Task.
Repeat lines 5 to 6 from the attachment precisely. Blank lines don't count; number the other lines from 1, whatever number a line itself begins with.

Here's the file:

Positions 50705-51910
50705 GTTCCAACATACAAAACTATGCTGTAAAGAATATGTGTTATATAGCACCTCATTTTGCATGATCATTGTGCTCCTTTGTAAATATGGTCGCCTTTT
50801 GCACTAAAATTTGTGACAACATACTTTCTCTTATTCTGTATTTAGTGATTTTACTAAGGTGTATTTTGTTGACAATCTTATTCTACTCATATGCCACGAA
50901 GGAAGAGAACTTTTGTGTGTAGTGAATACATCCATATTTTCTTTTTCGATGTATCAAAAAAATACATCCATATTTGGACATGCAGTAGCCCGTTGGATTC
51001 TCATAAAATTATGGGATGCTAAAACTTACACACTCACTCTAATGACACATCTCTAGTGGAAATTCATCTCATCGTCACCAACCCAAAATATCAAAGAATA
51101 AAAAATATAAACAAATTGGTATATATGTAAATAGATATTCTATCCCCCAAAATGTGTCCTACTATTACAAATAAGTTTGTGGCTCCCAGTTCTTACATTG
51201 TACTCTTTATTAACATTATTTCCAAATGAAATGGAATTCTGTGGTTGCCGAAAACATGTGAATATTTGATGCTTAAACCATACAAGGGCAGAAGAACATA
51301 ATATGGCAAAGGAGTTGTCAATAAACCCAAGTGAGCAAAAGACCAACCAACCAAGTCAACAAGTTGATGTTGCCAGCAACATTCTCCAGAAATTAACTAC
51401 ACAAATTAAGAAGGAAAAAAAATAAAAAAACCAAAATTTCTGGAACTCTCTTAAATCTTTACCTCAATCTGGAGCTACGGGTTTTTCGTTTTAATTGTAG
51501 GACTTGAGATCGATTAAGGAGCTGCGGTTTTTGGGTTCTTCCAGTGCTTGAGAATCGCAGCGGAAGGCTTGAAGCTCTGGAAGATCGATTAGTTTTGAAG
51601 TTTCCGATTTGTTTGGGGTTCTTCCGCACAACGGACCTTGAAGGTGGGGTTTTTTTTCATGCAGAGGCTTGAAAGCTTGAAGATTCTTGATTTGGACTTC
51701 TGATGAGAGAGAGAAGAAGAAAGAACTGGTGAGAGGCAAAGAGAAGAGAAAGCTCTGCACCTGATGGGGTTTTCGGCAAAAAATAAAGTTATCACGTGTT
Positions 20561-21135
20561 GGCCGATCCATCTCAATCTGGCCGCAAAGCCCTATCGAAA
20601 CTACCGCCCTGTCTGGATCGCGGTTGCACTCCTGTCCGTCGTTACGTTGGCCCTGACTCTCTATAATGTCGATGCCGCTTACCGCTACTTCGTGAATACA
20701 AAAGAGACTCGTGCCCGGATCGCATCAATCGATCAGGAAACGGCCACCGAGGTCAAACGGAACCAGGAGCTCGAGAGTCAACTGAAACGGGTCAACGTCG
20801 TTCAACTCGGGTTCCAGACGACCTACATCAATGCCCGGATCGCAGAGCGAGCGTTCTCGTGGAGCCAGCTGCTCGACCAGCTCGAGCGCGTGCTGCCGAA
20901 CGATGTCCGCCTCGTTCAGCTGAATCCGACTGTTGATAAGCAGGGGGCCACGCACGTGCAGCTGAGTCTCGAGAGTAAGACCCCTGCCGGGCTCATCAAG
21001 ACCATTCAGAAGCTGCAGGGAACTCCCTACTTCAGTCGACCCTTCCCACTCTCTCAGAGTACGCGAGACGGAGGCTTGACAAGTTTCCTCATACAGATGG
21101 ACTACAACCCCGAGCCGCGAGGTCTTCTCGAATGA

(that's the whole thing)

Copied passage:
51001 TCATAAAATTATGGGATGCTAAAACTTACACACTCACTCTAATGACACATCTCTAGTGGAAATTCATCTCATCGTCACCAACCCAAAATATCAAAGAATA
51101 AAAAATATAAACAAATTGGTATATATGTAAATAGATATTCTATCCCCCAAAATGTGTCCTACTATTACAAATAAGTTTGTGGCTCCCAGTTCTTACATTG